A flashback shows a dozen shirtless African-American boys aged 6 to 10, a white man blindfolding them and painting numbers on their bare chests with whitewash at a fair attended by whites at night; a white man forces the boys to fight one another in a boxing ring all at once, until only one is left standing and we see the boys punch hard and several fall; the youngest boy falls to the mat and see a close-up of his staring eyes and bloody lips after he removes his blindfold and he watches the nearby band play and rises, punching the last remaining boy extremely hard in the head three times and winning the bout. In a prison during a gospel, a man punches a prisoner in the mouth three times and a fight breaks out; the camera cuts to a prisoner chained to a chair and a man sitting outside the prison infirmary, each with bloody cuts over one eye.
 In a concert, after we hear that Martin Luther King was killed, men jump on stage to dance, but police officers throw them back on to the floor, swinging clubs, but not hitting anyone. Women pull a singer from a stage, but he escapes and climbs back up to sing.
 A man smells a bad odor as he enters a restroom, he shouts about "number two" and carries a shotgun into a meeting occurring in his business hall; men and women gasp and duck to the floor as the man asks who [scatological term deleted] in his bathroom and his shotgun discharges into the ceiling; he calls out "Good God" and a woman begins to cry before he helps her up off the floor and tells her to dry her eyes and that he won't shoot anyone.
 A 17-year-old breaks a car window, steals a suit from the seat and police officers chase him, shooting, but do not hit him; he is arrested and receives a 13 year sentence. Police from two communities chase a man in a pickup truck and surround him after he breaks through a roadblock, where police fire shots into his vehicle; a police officer in a cruiser alongside the truck shoots into the driver's side window, missing him and the man has a vision of his mother sitting in the cruiser's back seat; the camera cuts to the man in a small prison cell, washing his hands and trembling. A boy wears the same filthy long underwear and old shoes every day and in one scene, we see him reach up and pull the shoes off a dead man hanging from a tree (as the boy walks away, we see the rope around the dead man's neck and the top of the man's head).
 A white recording executive denigrates all African-Americans using the N-word, saying that they do not buy albums and have no money. A woman in a hotel complains to a manager about African-Americans as guests until her husband intercedes and the scene ends. A man argues with his mother after not seeing her for many years and she cries and he becomes tearful before a flashback shows that the last time he saw her, he was working at his aunt's juke joint as a little boy and saw his mother and a soldier on a date and when the boy approached her, she denied knowing him. A man and his music partner argue several times and the partner leaves the band. A bandleader argues with his band members, one curses at him and the members all walk out as the leader shouts and throws equipment.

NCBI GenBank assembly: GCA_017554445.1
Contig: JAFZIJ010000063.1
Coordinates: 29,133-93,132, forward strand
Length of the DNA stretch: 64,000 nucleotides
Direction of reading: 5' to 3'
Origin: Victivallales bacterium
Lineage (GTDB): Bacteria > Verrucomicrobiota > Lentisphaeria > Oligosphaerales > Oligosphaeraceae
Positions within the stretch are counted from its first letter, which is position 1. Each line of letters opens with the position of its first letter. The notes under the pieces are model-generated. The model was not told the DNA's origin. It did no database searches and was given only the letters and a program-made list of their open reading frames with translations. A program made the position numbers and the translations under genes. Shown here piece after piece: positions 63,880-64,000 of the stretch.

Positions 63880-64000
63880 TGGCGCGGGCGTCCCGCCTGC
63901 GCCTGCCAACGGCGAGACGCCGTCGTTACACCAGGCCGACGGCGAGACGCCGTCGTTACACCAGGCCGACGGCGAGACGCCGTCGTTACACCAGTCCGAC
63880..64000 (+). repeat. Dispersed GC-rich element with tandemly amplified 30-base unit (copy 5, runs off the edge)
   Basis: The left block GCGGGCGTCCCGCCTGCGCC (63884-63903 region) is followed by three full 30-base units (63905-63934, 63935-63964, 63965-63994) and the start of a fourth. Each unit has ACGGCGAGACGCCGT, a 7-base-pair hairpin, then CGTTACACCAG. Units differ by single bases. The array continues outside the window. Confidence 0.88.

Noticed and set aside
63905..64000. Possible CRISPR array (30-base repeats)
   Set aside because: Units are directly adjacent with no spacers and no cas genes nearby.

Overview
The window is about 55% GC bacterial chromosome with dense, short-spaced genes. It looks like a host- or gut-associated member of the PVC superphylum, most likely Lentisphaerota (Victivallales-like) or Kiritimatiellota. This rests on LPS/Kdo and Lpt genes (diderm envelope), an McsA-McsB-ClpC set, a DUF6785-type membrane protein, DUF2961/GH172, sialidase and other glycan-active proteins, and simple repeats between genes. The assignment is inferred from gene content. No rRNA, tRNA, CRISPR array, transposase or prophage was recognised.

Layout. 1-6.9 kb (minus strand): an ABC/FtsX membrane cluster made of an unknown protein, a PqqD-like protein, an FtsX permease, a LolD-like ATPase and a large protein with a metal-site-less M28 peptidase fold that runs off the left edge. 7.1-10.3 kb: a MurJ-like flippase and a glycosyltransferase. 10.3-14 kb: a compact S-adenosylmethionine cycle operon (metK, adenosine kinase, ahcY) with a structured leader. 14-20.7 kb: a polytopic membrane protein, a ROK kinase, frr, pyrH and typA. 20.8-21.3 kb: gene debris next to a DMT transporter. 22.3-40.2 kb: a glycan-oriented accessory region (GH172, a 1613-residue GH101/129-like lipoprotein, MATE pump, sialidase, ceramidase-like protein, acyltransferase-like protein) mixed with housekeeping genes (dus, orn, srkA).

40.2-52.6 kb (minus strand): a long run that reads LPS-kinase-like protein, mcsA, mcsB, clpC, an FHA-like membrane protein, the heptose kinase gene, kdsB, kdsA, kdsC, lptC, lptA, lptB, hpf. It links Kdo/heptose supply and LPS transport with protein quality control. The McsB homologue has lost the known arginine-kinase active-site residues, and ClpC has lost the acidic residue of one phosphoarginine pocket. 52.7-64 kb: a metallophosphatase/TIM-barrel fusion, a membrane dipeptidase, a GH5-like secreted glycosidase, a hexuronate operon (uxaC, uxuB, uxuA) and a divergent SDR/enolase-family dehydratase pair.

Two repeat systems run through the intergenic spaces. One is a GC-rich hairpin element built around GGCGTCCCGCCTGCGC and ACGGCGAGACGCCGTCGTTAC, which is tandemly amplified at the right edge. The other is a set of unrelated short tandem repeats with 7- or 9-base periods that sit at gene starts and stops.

We hear that a man was born dead and a woman worked on him until he cried -- an unclear suggestion that his mother choked him at birth and she says that she did not want a child. A boy's abusive father drives off the boy's mother (she disappears), leaves to join the US Army, and does not return. A man says that 30 women passed out in the audience during his last gig and tells another man that the devil is a white man in a suit that asks you what you want. We hear that a man's aunt died.
 An older man lies dead on a golf course in close-up with his eyes staring vacantly; we then see the top of his wooden coffin as dirt falls onto it in a grave and a man shovels dirt into the grave, crying as an older man gently takes the shovel from him.
 A boy walks into a Holiness Church and sees people dressed in white, shouting loudly, dancing wildly, and fainting as a band plays and a preacher shouts; a revisit to this scene shows the boy dancing in the middle of the adults and then as an adult, he says that God gave him music for a purpose, to help America and Blacks. In different scenes, either of two older female relatives tell a little boy that the Holy Spirit is in him and will make him great and rich.